Cara Rawlings teaches movement, acting, and stage combat and has worked as movement/acting coach, fight director, and dance choreographer for multiple productions.
- Production/Research Areas: Choreography, Movement Coach, Acting
- Teaching Areas: Movement, Stage Combat, Acting
- MFA, Virginia Commonwealth University
- BS, Middle Tennessee State University
- Certified Stage Combat Instructor with The Society of American Fight Directors (SAFD)
- Member of the Association for Theatre in Higher Education (ATHE)
- Member of the Association of Theatre Movement Educators (ATME)
- Serves on the boards of Virginia Theatre Association (VTA) and Southeastern Theatre Conference (SETC)
When do you first remember making the decision to go into the arts?
I was working as a dance choreographer for Warrior, a new musical written by Grammy Award winning songwriter Marcus Hummon, when I noticed the director struggling to help the lead actor express the grief his character was feeling while singing a lament for his deceased father. I suggested the actor try lifting his arms and eyes up to heaven as he sang and suddenly what had been a vocal riff, became a heart-wrenching wail filled with the pain of loss. The physical manifestation of that moment caused a marked emotional and psychological shift for the audience, but more importantly for the actor. Years later I recognized that same profoundly simple gesture as one of our first expressions of need when my one-year-old son awoke crying in the middle of the night with a fever. I found him standing in his crib reaching his arms up for me to comfort him.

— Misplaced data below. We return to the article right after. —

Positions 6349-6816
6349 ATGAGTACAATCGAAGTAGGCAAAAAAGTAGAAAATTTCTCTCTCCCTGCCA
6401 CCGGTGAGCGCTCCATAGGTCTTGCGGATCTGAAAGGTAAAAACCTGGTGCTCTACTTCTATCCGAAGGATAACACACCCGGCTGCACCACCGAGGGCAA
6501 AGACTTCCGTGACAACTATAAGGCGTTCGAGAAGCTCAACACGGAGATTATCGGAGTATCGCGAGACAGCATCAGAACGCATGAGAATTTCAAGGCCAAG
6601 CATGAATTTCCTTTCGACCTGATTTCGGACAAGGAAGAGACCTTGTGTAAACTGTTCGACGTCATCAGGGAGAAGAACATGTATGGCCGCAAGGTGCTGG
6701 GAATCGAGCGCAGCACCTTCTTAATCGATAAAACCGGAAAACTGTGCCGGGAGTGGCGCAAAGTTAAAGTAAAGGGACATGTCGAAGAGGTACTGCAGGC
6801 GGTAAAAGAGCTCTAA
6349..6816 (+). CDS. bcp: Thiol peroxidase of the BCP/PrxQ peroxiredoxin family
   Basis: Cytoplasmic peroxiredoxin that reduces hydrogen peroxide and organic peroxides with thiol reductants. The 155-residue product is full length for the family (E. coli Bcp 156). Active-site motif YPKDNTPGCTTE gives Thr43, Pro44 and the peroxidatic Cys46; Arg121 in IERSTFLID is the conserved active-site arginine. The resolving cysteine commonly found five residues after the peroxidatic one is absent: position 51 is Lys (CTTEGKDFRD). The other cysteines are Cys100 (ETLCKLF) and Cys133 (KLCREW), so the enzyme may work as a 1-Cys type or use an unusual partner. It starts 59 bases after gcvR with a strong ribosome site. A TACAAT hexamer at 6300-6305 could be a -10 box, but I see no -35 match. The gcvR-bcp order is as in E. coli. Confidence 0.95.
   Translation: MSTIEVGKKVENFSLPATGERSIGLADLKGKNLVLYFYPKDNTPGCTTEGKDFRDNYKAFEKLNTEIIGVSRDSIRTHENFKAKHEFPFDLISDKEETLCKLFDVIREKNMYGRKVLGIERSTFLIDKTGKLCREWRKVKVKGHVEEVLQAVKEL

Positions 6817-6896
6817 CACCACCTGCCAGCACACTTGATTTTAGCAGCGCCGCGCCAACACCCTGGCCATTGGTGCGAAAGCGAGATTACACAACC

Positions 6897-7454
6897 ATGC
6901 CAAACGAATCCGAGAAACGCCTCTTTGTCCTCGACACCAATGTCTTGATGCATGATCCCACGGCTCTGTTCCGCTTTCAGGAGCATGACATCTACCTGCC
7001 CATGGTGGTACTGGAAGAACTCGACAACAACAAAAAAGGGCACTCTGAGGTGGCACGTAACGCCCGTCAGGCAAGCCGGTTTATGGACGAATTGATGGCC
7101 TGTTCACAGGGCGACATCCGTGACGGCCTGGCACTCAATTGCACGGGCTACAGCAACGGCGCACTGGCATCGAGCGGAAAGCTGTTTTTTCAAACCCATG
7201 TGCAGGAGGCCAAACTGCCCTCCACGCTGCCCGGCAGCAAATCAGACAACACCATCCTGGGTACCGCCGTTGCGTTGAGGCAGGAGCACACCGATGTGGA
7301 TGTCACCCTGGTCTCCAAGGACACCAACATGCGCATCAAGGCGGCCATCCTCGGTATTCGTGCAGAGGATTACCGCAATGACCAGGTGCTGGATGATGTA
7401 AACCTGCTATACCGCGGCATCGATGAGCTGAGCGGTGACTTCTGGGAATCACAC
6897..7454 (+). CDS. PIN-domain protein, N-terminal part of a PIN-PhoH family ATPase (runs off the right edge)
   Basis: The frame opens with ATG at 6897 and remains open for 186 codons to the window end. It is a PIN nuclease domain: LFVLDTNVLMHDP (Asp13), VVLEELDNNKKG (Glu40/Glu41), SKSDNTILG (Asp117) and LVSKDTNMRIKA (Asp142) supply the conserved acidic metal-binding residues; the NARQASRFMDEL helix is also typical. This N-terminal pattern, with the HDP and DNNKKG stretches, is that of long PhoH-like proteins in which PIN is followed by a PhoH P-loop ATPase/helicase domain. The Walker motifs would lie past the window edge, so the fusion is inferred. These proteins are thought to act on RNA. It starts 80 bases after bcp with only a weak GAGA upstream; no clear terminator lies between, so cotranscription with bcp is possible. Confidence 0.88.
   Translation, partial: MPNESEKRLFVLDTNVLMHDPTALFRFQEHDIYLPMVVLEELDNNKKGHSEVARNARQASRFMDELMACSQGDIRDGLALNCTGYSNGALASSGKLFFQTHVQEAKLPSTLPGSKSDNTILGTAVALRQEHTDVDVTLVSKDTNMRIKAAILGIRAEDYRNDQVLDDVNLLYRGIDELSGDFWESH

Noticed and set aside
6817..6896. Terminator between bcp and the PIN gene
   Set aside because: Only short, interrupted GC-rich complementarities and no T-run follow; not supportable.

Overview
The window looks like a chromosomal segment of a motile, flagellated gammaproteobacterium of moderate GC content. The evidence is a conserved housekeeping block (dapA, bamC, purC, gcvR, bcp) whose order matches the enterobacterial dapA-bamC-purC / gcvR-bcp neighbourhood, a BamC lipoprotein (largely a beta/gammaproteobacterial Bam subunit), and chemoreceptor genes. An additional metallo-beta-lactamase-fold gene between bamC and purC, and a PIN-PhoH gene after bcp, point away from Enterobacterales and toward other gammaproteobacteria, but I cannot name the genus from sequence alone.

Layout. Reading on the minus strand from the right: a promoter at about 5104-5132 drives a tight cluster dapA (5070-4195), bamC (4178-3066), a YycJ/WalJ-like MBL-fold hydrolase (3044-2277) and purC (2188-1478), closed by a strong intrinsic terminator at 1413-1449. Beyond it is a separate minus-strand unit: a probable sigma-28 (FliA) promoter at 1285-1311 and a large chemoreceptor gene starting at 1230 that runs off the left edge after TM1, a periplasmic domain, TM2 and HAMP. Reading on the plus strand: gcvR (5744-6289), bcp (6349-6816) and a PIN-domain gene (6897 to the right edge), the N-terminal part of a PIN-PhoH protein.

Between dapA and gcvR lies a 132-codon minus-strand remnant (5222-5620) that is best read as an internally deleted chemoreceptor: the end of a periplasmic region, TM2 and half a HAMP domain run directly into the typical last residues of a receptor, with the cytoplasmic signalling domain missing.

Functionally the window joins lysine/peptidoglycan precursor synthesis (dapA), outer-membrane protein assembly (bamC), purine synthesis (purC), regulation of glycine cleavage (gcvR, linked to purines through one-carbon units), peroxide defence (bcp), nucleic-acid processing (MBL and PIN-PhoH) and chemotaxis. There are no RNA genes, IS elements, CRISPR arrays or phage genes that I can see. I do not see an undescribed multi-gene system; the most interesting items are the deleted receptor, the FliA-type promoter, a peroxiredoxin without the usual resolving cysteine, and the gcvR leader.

Warrior was the turning point toward my career as a movement specialist. I realized that I had the ability to help actors tap into their most primitive instincts—those that we understand from an early age—in order to experience and communicate the fullness of a character’s humanity on stage.
What is the most important quality for any student in the performing arts to cultivate?
Curiosity in the world around you. Put down your phone. Interact with, and observe, other human beings. Have face-to-face conversations rather than text, listen to what is not said as much as what is, notice sensation, play, and be present in your life.
Engage in every moment with the awareness that life experience is the foundation for your life as an actor.
Select Media Mentions
Recent Academic News